The Zoe Report Recaps: Amazon's Making The Cut, Season 3 Episodes 5 & 6, Plus How To Shop The Winning Looks
We only recommend products we love and that we think you will, too. We may receive a portion of sales from products purchased from this article, which was written by our Commerce team.
Spoilers for Making The Cut, season 3 ahead! This week’s two episodes of Making the Cut are some of the most dramatic we’ve seen thus far. So grab your coziest loungewear, snuggle up, and prepare to be amazed by some of the season’s best, worst, and most confusing designs yet — then head straight to the Making the Cut store on Amazon to shop for the gorgeous winning looks and companion pieces.
Don’t have an Amazon Prime account? You can sign up for a free, 30-day trial here to start watching ASAP.
Episode 5: “Festival Wear”
Quick Shop The Winning Looks
Shop The Winning Looks From ‘Making The Cut’ Season 3, Episode 5
I never thought a fashion competition show could moonlight as a horror series, but here we are. Episode Five — the optimistically entitled “Festival Wear,” ironically — opens with the episode’s ominous end, during the culminating judging panel, in which Jeremy Scott expresses his disappointment in the contestants for a subpar runway show. “You wanna know what I wrote in my book?” Scott says, angrily ripping up his judging book. “Nothing! I wrote nothing! I was so uninspired. That was a waste.”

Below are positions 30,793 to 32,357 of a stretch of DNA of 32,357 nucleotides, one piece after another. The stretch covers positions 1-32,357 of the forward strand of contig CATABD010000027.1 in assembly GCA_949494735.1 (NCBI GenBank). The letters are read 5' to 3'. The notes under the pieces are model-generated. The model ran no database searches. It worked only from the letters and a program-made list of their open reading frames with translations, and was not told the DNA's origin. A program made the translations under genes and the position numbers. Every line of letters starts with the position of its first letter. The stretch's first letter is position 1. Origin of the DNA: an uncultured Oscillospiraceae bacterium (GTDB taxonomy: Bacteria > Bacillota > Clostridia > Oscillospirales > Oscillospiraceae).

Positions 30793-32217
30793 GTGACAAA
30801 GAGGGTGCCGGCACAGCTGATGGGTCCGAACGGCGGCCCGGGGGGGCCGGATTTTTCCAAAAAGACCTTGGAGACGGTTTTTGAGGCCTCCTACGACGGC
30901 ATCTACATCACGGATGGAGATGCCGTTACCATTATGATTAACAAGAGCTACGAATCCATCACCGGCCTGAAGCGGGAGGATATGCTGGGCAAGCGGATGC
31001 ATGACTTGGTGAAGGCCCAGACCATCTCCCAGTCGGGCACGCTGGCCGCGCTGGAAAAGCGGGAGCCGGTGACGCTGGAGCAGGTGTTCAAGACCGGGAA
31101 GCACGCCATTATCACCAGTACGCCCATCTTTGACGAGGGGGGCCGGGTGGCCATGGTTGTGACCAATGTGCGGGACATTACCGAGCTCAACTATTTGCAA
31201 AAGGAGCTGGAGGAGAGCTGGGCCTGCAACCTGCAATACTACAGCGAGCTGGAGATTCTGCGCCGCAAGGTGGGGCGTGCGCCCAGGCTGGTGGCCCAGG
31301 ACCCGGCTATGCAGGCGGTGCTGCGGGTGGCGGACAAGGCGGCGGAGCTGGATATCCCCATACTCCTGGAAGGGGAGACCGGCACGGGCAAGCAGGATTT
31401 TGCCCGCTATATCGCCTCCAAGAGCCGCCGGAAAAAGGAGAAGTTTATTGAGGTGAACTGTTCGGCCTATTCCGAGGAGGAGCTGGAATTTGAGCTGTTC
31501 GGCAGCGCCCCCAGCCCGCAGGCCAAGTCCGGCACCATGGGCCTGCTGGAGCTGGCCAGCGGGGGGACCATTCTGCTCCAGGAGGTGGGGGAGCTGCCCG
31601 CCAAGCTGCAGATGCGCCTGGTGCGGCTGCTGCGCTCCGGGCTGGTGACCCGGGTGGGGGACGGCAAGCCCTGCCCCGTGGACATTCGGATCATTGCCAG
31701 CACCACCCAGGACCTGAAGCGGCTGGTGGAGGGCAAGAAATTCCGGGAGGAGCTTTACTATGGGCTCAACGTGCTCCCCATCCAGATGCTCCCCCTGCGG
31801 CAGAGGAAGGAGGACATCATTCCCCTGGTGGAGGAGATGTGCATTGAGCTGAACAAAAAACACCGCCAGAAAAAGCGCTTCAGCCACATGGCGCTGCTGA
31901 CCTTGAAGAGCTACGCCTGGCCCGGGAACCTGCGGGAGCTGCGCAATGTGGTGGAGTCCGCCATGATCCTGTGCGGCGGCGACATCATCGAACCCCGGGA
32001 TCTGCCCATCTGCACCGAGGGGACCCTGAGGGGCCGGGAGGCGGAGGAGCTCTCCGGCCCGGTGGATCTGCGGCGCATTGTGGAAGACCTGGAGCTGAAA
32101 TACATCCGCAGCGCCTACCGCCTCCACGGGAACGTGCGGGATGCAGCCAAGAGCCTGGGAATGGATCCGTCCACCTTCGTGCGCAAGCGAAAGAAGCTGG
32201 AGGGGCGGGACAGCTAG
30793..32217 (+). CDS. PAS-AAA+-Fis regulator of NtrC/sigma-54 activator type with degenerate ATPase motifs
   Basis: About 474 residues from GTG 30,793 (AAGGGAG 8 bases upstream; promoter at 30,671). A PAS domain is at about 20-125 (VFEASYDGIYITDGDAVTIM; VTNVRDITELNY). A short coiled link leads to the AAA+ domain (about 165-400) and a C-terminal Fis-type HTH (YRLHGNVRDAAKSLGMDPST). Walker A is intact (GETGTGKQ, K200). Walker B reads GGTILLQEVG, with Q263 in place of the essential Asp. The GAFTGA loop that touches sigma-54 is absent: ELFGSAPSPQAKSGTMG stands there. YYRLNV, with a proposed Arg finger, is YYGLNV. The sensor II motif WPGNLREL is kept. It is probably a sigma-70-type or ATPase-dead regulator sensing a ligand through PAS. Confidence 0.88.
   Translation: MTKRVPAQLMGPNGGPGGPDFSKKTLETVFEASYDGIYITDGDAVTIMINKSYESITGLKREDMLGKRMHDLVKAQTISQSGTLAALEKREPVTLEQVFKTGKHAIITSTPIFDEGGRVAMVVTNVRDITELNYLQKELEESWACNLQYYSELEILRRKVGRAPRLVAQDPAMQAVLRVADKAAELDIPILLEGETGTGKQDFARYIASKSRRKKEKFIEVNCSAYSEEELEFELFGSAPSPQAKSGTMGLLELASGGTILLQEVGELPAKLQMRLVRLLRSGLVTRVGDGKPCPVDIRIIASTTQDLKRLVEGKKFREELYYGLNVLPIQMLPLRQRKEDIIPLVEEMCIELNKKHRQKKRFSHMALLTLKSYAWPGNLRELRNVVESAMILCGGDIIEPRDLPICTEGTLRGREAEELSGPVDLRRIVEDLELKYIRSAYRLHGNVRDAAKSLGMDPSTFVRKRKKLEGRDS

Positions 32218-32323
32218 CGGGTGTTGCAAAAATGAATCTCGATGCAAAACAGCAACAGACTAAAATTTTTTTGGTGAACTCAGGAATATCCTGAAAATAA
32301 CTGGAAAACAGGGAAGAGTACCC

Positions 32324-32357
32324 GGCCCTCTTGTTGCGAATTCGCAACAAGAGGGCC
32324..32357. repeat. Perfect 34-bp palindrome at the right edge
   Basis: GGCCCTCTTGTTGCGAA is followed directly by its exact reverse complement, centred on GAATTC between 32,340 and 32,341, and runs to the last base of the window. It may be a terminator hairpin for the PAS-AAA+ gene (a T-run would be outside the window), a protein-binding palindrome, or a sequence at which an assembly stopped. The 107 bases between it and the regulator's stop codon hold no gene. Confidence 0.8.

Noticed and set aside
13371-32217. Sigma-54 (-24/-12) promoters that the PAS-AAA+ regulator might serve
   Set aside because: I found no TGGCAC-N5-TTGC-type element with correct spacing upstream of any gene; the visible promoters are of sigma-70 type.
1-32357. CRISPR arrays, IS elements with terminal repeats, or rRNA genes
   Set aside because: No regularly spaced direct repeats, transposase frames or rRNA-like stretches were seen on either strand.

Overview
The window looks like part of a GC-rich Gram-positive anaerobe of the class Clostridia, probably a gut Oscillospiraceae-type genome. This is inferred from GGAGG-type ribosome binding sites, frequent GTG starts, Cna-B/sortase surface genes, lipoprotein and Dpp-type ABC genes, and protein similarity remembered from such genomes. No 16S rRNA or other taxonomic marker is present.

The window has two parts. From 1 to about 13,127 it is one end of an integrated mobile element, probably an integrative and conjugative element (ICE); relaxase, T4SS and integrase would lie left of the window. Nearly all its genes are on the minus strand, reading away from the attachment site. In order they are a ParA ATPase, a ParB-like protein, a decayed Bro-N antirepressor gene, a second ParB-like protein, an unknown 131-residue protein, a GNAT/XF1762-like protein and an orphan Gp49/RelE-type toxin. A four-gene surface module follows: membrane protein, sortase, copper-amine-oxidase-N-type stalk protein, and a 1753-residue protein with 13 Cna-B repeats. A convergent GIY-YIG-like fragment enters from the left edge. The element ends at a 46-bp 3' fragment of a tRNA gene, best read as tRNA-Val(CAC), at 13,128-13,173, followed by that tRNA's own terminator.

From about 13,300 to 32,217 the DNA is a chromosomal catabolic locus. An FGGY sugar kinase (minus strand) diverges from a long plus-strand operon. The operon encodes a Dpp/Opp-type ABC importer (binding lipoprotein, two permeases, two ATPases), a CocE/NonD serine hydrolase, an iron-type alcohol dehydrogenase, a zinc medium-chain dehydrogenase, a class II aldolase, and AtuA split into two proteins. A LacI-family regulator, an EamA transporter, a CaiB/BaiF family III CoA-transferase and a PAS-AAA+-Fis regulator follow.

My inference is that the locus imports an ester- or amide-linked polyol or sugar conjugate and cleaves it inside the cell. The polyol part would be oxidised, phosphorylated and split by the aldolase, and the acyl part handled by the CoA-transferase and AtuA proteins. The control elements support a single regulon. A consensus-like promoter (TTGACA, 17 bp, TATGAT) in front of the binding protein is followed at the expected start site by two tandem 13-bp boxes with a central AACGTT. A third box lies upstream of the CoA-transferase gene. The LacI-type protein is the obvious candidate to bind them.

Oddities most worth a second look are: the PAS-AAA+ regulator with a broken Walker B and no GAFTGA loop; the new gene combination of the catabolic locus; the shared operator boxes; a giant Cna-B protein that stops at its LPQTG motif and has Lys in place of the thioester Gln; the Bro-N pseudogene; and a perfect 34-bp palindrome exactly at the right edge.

Cut to a shot of a spooky full moon and a transition to 48 hours prior to Scott’s chilling message, where, in the work room, the designers are riding high off the previous episode’s runway show, which was such an unmitigated success that all of them were kept safe. Oh, how the mighty will soon fall.
Amidst this celebratory mood, Heidi Klum and Tim Gunn deliver the designers’ next, fittingly celebratory challenge: A two-look “festival wear” collection, which they’ll have one day (and a team of two seamstresses) to complete.
The theme is promising on so many levels. As Gunn notes, festival wear has long since flown the fields and deserts to become a season- and event-agnostic aesthetic. It’s virtually supplanted resort wear for millennial and Gen Z shoppers, and global brands from ASOS to Mango to Levi’s have created year-round festival-inspired lines. That said, the name of the game is drama. The designers are given license to showcase the full extent of their creativity, and the judges are expecting nothing less than a spectacle.
Perhaps those expectations are simply too high to realistically fulfill in such a short period of time. Indeed, many of the looks at the episode’s runway show — which takes place at the breathtaking Vasquez Rocks Natural Area in northern Los Angeles, a perfect mash-up of Burning Man and Coachella — are rife with fit and construction issues. Overall, though, there’s an issue of vision. The judges find almost every look lacking inspiration. “[I’m] really sad for all of you guys for a missed opportunity,” Klum tells the designers during the judging session. Scott gives it to them straight: “Tonight was shocking. Every one of you disappointed me.”